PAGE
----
This old square in the center of Montreal reflects styles from more than one hundred years of French Canadian history. The area dates back to the seventeenth century. Locals would come to this part of town, near the Rue Notre-Dame, to watch the members of the military engage in maneuvers. That accounts for the name eventually given to the square, which was established in the 1800s after the old Notre-Dame church was torn down and replaced with a new basilica.
We negotiated few streets of the old town before reaching the Old Port on the banks of River Saint Laurent. As luck would have it, an aqua-bus tour was scheduled to depart at 6 PM. Costing $39 a seat, this 60-minute ride would drive us through old town and also get into the waters offering views of the city from the 'other side'.
Though the neighbourhood has diverse architecture from different era, the focal point of the square is the stunning Notre Dame Basilica. Built during the nineteenth century, this neo-Gothic masterpiece was said to have so moved its Protestant creator that he converted to Catholicism before he died. The basilica is in high demand for couples to get married in. I was told the waiting time is about 5 years!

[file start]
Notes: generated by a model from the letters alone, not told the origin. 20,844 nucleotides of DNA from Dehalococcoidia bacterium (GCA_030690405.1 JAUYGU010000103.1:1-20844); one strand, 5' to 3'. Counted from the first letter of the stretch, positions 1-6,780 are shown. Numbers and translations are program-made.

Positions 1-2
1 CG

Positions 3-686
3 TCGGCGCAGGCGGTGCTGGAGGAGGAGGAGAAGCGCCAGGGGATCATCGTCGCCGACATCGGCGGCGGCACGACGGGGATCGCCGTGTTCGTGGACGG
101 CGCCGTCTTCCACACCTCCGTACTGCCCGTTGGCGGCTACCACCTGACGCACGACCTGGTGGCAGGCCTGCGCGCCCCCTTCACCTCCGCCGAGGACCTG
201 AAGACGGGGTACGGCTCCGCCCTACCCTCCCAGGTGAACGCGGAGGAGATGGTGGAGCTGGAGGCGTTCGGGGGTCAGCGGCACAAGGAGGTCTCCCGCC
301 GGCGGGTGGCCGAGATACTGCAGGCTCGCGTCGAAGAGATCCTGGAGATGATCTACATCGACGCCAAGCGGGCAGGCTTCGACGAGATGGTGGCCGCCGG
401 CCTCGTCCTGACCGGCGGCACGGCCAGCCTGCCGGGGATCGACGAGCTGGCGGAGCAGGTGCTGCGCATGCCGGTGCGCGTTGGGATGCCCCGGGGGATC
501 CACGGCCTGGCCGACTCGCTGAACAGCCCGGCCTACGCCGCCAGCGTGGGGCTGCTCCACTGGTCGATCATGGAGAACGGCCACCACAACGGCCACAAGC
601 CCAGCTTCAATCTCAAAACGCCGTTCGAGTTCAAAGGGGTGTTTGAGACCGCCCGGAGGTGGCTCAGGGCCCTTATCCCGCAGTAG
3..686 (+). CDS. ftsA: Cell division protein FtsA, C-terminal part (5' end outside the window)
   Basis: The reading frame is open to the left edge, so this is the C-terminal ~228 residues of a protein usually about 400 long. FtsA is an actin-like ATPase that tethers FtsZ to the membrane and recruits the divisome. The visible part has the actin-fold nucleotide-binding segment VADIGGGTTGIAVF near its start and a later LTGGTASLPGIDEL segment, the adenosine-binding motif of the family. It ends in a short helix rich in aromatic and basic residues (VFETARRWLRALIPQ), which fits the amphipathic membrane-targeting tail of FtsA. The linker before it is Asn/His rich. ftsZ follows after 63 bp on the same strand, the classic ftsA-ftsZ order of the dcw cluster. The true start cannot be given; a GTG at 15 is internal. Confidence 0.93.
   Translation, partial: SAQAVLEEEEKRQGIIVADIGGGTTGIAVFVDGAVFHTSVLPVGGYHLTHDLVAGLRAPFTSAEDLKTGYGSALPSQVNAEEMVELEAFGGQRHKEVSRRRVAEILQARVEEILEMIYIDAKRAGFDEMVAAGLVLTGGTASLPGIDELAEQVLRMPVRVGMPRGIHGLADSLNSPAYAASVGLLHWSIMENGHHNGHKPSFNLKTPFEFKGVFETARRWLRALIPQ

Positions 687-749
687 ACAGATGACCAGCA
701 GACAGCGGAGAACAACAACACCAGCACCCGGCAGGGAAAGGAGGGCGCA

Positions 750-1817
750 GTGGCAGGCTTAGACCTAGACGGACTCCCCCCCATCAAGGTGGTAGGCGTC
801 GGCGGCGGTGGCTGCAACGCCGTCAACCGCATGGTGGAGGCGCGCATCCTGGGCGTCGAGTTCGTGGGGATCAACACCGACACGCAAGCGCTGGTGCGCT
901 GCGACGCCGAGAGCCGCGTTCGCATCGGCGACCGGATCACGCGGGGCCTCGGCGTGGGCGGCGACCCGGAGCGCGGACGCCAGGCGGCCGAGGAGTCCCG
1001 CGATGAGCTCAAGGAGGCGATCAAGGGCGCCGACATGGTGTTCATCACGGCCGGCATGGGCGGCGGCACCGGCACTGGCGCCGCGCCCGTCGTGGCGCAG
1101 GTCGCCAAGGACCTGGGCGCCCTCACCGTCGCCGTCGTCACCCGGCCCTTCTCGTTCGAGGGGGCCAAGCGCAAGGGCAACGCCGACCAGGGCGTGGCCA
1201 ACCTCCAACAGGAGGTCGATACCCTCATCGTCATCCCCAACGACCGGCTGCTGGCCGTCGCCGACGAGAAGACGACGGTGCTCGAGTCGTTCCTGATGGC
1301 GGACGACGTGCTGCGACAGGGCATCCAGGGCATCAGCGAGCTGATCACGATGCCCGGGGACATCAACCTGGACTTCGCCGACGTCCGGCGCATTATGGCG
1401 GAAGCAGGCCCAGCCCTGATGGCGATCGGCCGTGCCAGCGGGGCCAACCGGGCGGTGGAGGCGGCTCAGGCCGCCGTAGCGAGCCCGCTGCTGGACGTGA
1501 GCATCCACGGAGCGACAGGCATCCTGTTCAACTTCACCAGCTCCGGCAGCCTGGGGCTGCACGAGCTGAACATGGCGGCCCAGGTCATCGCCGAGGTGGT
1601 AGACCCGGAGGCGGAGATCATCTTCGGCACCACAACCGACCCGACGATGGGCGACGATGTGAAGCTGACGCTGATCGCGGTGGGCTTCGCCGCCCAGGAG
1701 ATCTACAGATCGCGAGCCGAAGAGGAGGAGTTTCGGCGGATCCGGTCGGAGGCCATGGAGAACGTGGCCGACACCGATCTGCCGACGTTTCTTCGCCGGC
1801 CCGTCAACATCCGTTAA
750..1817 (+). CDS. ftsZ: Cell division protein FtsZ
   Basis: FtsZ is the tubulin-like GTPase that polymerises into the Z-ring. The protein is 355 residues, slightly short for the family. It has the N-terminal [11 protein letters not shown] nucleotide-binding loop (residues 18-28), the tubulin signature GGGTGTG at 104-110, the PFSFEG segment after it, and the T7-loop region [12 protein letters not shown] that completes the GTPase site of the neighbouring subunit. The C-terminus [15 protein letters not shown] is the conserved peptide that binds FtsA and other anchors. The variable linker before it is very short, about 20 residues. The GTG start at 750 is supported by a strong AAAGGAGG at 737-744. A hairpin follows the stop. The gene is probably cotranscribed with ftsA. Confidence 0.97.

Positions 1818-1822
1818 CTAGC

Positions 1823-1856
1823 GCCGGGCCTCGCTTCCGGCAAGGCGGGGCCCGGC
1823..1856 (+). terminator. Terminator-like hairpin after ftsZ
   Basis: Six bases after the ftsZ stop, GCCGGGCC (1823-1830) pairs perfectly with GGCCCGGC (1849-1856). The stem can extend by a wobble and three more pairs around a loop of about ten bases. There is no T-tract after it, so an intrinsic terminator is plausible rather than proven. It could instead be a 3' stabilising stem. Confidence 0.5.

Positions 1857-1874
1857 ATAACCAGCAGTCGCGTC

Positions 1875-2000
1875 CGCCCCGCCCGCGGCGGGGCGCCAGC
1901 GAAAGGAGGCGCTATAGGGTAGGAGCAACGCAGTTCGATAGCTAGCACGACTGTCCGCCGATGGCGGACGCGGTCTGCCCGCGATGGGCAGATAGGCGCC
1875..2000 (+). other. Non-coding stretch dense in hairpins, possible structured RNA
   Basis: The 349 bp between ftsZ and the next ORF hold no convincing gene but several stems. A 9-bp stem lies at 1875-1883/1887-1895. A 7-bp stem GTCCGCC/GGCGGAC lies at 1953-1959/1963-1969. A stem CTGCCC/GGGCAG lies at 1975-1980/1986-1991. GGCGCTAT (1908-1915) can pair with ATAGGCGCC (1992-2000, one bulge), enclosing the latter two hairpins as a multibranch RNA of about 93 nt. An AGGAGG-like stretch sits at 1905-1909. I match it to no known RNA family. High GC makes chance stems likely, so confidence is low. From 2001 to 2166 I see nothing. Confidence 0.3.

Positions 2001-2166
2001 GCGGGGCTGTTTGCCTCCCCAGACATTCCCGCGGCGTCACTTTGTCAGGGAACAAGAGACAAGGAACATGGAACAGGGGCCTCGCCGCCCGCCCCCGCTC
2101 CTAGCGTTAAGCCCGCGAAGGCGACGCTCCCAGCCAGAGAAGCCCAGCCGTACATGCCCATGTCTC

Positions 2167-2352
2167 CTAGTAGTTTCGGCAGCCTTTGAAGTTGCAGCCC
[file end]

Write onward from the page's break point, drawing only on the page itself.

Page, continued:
Montreal's first skyscraper sprung up along the square. The New York Life Building, completed in 1888, was a whopping eight stories tall and boasted the city's first elevator. Designed by architects Babb, Cook and Willard, an ornate clock tower added another three stories to the building. Sculptor Henry Beaumont enhanced the ornate exterior.
Steel skyscrapers appeared around the Place d'Armes in the second decade of the twentieth century. The Royal Trust Bank and Duluth skyscrapers were clad in stone and both boasted ten stories.
In 1929, an Art Deco was built on the square. The Aldred Building is an excellent example of the style and reflects one of Montreal's interesting architectural rules of the time, which stated that skyscrapers should all have "setbacks", designed to ensure natural lighting for the streets below.
In 1967, yet another skyscraper - this one indicative of post-war architecture - was built along the Place d'Armes. The National Bank of Canada Tower remains the only example of this style of architecture in the entire city.
At 7 PM we were back on the shores. We walked back to the hotel and preferred having our dinner at the same place where we had lunch; just a proof that we were happy with the cuisine they served.
Just a day is surely not doing justice to this charming city. Thereís so much to see and do. Well we had just 2 weeks on hand and Canada is a big, big country.
The next morning we would leave for Banff.
Montreal Image Gallery Photo viewer